Excerpts from books by Matthew Hughes
Excerpt from ‘Black Brillion’
Their destination turned out to be Olkney’s main airdrome, where the trickster had apparently booked passage on the Sherit shuttle. By the time Baro reached the wicket and obtained a ticket, the airship had already begun running up its gravity obviators in preparation for departure. There was no time to contact his superior. The young man threw himself along the connecting tube into the blue-ordinary compartment just as the crew was closing the aircraft’s door.
En route to his seat, he looked about for Imbry, and felt something cold climb his spine as he realized that his quarry was not in any of the blue-tab seats. Had the swindler spotted him for a clumsy neophyte and decided it would be a good joke to gull the greenhorn into a long and pointless trip out of town? A droplet of chill sweat ran between Baro’s shoulder blades as he imagined the ensuing conversation with Arboghast. It would involve a great deal of standing at quivering attention on his part, while the section chief indulged his well known proclivity for inventive profanity and unflattering rhetorical questions.
He rose, and was about to ask the cabin attendant to halt the aircraft’s departure. But the crewman was busy pulling closed the curtain that separated red-tab travelers from blue-ordinaries. Behind the cloth, first class passengers lolled, freed of any uncomfortable awareness that, nearby, fellow human beings were crammed into seats designed to suit only the abnormally short and underweight. Beneath the attendant’s raised arm, as the curtain was drawn, Baro caught a brief glimpse of his quarry hoisting a goblet of golden wine in first class.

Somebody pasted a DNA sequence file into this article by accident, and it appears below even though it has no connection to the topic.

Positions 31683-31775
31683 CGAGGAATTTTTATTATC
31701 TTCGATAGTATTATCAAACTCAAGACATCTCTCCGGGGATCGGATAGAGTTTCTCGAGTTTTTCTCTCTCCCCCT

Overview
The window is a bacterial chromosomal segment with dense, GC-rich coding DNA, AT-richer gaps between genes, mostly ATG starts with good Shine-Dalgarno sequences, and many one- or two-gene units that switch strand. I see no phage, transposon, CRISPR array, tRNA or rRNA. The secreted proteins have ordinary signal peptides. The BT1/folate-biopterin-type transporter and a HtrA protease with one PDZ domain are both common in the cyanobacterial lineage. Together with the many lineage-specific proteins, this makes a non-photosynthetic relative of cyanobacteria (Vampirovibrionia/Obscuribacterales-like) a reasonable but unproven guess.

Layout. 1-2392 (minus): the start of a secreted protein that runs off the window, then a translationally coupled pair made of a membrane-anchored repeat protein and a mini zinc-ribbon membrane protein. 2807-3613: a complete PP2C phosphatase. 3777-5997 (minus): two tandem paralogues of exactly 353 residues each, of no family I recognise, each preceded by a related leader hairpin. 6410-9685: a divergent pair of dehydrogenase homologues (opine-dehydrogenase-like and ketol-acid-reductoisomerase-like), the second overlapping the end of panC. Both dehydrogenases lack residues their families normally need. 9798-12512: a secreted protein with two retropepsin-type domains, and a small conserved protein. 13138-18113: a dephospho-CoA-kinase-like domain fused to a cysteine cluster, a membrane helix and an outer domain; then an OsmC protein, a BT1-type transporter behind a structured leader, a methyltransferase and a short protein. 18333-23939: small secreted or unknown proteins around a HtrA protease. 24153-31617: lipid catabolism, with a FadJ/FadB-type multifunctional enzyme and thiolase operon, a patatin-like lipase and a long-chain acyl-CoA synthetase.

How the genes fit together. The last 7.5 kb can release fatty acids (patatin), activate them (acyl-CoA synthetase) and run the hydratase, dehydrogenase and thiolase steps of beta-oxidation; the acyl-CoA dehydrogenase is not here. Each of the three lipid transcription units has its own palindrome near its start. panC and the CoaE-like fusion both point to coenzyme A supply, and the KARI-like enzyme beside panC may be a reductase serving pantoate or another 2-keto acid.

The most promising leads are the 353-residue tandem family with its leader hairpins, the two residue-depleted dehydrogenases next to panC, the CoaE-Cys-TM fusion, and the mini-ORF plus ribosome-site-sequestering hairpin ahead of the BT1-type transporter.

The sweat evaporated from Baro’s brow and he sank back into the undersized seating. He comforted himself: whatever else Imbry was up to, he could now be charged with fraudulent conversion of a travel authority. As well, although it was not an offense to have unknowingly frightened an agent of the Bureau, Baro meant for Imbry to learn that it was nonetheless a bad idea.
Now, as the probationary agent sat in his hotel room and watched Imbry sleep, his mind again reluctantly turned to Ardmander Arboghast. The lull in activity afforded him ample opportunity to make contact with his section chief, yet Baro did not do so. His thinking was leading him in other directions.
He had definitely overstepped when he had followed Imbry out of Olkney, and there was no guarantee that Arboghast would accept his protestations of being too hurried to make contact. He sensed that there was a mutual lack of empathy between his commander and himself. His explanations, no matter how cogent, might therefore meet with automatic dismissal. He could find himself branded unsuitable for field assignments. Instead, as his Academy tutor, Bost Hamel, had recommended, he might be consigned to the desert of the Bureau’s research branch, to spend his career coaxing correlations and coincidences out of endless data banks.
The prospect of forty years in the research office was not what had drawn Baro into the Bureau. It had been a desire to follow in the footsteps of his father, Captain-Investigator Baro Harkless, who had blazed a brilliant career in the investigations branch — or at least the first half of a brilliant career.
His father had died in the crash of an aircar while bringing Cham Fretilin, the selective cannibal, to face justice. The aircar’s controls had failed over a populated area. Unable to prevent its fall, Captain Harkless had wrestled with the steering yoke, managing to guide the aircraft into the sea.
Now, watching Luff Imbry, Baro knew that if he were to make contact with Directing Agent Arboghast when he could report nothing but the presence of a somnolent criminal on a hotel bed, his career within the Bureau might be diverted into unwelcome channels. On the other hand, if Luff Imbry were to lead him to an actual offense in progress — and he had no doubt that crime was the trickster’s aim — then Baro could swoop like an unsuspected nemesis at the appropriate cusp and affect an arrest.